However, neither police convenience nor the exigencies of the moment justified the officer's failure to ask Boolman in the present case if the purse belonged to her or to one of her passengers. This would not have been a cumbersome, time-consuming or complicated undertaking in the instant case. Also, there was no emergency nature to the officer's search, since the occupants of the vehicle were being detained by the officers, and there was no likelihood that the evidence of narcotics, if it were present, would be destroyed or hidden by Boolman or her passengers. There was no immediate threat that the evidence or the occupants would be affected by the short time it would have taken for the officer to simply inquire regarding ownership of the purse. As the Illinois State Bar Association aptly observes, the time that would be required to ask which passenger owned the purse "does not seem an onerous burden nor one which would place the officers in danger."

Based upon our review of the record and the pertinent precedent, we find no manifest error in the trial court's determination that Officer Phillips' search of the defendant's purse was not objectively reasonable. At no time did the defendant abandon her possessory interest in or control over her purse. The purse was closed when she left it on the passenger seat of the vehicle, where she had been riding, and she had a legitimate expectation of privacy in the contents of her purse. Accordingly, we affirm the trial court's allowance of the defendant's motion to suppress. We reverse the appellate court's decision that the trial court's ruling was in error.

We decline to consider the State's invitation that this court adopt the apparent authority rule as a matter of substantive Illinois constitutional law, pursuant to our State constitutional provision that bars unreasonable searches and seizures. (Ill. Const. 1970, art. I, § 6.) This argument is waived, inasmuch as it was never presented to the trial court or the appellate court upon review. Also, we note that the cases upon which the State relies do not address the apparent authority rule in the context of our State constitutional provision, but rather analyzed and applied Federal fourth amendment jurisprudence regarding unreasonable searches and seizures. (See People v. Miller (1968), 40 Ill. 2d 154, 238 N.E.2d 407, 157; People v. Harris (1990), 199 Ill. App. 3d 1008, 1013, 146 Ill. Dec. 90, 557 N.E.2d 1277; People v. Speer (1989), 184 Ill. App. 3d 730, 737, 133 Ill. Dec. 223, 540 N.E.2d 1089; People v. Vought (1988), 174 Ill. App. 3d 563, 570, 124 Ill. Dec. 204, 528 N.E.2d 1095; People v. Bochniak (1981), 93 Ill. App. 3d 575, 49 Ill. Dec. 32, 417 N.E.2d 722, 577.) Subsequent to those decisions, the United States Supreme Court adopted the apparent authority rule ( Rodriguez, 497 U.S. 177, 111 L. Ed. 2d 148, 110 S. Ct. 2793, 497 U.S. 177, 111 L. Ed. 2d 148, 110 S. Ct. 2793), which this court has since applied to fourth amendment issues (see People v. Henderson (1990), 142 Ill. 2d 258, 299, 154 Ill. Dec. 785, 568 N.E.2d 1234 ("we now hold that, when a court is deciding whether consent was given * * *, the circumstances must have been such that the police could have reasonably believed they had been given consent to enter [citation]"); see also People v. Steinberg (1994), 260 Ill. App. 3d 653, 658, 198 Ill. Dec. 680, 633 N.E.2d 142 (applying Rodriguez apparent authority rule)).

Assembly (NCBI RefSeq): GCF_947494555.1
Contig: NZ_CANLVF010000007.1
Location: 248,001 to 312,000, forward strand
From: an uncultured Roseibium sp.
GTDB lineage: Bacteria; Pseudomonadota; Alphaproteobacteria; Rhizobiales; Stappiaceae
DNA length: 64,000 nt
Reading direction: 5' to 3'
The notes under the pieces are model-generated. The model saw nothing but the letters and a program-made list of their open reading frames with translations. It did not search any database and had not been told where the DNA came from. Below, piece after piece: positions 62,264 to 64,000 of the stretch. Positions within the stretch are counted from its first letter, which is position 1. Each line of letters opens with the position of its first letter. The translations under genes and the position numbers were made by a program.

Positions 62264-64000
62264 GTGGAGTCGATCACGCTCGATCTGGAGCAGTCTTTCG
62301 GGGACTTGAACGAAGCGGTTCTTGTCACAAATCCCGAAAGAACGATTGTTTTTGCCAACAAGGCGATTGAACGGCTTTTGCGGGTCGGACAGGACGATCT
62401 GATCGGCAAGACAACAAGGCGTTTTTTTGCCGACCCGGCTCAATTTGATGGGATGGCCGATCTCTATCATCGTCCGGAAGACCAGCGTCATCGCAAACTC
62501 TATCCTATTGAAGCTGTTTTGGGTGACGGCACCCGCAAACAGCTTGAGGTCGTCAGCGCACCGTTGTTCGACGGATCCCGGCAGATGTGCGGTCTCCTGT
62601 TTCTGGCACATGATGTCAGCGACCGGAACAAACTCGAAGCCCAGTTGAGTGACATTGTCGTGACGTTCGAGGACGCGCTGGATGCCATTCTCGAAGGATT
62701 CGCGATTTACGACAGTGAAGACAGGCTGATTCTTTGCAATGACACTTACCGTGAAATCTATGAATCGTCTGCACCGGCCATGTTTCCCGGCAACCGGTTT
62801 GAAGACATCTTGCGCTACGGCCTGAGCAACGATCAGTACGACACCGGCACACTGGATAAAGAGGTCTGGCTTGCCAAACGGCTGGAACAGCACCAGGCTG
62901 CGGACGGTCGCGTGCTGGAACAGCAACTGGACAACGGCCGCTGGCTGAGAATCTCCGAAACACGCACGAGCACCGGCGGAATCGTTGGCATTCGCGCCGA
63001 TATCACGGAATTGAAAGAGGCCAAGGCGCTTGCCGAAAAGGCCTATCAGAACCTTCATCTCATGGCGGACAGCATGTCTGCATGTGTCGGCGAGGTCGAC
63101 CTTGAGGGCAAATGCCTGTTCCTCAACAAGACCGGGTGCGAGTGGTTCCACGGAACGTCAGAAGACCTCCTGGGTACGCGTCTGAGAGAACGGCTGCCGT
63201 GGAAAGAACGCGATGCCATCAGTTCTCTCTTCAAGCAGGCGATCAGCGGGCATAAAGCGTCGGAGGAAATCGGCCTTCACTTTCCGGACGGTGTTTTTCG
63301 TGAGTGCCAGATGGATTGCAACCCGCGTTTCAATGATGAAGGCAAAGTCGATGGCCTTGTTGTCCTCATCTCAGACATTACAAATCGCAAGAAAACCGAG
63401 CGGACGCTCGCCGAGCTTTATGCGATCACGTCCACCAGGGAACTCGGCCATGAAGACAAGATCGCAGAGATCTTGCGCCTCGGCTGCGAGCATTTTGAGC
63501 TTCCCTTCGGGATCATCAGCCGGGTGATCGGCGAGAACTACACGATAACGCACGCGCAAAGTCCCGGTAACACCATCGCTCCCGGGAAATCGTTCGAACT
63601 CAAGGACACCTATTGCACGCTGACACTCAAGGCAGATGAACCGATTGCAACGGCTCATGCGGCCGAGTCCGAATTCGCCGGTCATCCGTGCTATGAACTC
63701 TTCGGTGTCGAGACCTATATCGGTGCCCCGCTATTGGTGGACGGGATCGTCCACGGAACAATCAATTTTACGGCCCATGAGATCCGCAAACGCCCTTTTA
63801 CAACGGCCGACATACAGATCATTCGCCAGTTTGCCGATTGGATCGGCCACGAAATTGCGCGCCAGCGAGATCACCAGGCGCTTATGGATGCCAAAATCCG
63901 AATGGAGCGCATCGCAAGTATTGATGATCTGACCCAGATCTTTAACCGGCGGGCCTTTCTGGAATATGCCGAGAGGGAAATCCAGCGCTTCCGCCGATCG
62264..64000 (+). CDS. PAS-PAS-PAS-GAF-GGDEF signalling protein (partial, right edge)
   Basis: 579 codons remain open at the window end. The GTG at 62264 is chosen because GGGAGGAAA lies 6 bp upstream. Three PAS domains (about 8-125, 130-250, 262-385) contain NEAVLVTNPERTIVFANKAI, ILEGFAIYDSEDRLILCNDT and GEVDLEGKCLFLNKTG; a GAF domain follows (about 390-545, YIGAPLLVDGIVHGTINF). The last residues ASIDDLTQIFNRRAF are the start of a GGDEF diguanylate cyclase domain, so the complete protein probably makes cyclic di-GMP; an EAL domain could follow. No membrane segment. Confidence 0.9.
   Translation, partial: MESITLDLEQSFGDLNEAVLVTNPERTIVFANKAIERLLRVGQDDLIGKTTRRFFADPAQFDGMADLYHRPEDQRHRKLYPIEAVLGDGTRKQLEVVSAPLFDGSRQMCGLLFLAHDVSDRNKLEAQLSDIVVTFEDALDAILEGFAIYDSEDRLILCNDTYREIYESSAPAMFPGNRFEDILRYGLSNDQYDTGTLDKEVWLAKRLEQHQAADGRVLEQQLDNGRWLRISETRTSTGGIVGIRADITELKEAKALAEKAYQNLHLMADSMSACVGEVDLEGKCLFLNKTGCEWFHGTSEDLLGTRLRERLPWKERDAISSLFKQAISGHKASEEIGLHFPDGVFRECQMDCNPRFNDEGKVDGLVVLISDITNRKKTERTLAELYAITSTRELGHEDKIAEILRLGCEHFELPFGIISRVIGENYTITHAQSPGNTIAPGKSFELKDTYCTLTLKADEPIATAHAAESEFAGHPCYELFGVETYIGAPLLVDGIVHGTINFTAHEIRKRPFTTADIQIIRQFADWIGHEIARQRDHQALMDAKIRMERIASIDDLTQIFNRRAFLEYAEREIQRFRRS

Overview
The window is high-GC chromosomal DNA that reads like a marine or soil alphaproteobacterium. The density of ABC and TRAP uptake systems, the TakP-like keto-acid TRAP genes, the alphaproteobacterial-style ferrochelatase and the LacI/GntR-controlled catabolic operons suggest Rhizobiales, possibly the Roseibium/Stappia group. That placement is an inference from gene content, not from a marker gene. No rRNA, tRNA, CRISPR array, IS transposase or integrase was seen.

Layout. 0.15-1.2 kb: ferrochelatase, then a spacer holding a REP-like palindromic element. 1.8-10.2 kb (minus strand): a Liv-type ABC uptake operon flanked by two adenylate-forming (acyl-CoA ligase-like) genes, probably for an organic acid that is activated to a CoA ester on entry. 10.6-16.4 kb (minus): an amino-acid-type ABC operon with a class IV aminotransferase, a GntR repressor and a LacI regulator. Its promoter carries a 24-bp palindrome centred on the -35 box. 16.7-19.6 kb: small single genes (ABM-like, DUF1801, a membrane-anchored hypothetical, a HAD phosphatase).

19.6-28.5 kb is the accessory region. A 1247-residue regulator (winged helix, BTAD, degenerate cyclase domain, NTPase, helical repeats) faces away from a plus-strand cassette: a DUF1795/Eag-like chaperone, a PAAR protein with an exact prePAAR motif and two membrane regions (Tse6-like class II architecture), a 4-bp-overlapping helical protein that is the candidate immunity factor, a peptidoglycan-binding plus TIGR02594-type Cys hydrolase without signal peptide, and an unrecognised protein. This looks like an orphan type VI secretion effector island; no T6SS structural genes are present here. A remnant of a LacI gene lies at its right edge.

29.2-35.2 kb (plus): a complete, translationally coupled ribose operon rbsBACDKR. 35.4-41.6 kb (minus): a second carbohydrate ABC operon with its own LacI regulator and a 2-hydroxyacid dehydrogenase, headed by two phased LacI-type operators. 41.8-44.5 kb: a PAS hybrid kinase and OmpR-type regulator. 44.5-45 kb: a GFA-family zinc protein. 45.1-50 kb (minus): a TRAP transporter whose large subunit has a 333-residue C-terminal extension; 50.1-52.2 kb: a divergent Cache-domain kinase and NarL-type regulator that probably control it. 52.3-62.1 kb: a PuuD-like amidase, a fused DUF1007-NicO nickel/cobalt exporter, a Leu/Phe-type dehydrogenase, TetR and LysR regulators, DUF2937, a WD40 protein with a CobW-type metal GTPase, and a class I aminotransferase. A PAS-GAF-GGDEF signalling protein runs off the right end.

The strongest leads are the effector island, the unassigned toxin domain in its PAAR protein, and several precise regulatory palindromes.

We need not and do not decide whether the apparent authority rule has not been, but should be, adopted as an element of our State constitutional jurisprudence prohibiting unreasonable searches and seizures. As stated more fully above, the apparent authority rule does not justify the officers' conduct in the present cause. As a result, our recognition of the rule as an element of Illinois constitutional law would not alter our conclusion that the trial court's decision was correct, and that the disposition of the appellate court should be reversed.

For the reasons stated, judgment of the appellate court is reversed and the judgment of the circuit court is affirmed. The cause is remanded to the circuit court for further proceedings consistent herewith.

Appellate court reversed; circuit court affirmed;cause remanded.

The Honorable Justice HEIPLE, dissenting:

I dissent for the reasons adequately expressed in the majority opinion of the appellate court which this court now reverses. 242 Ill. App. 3d 675.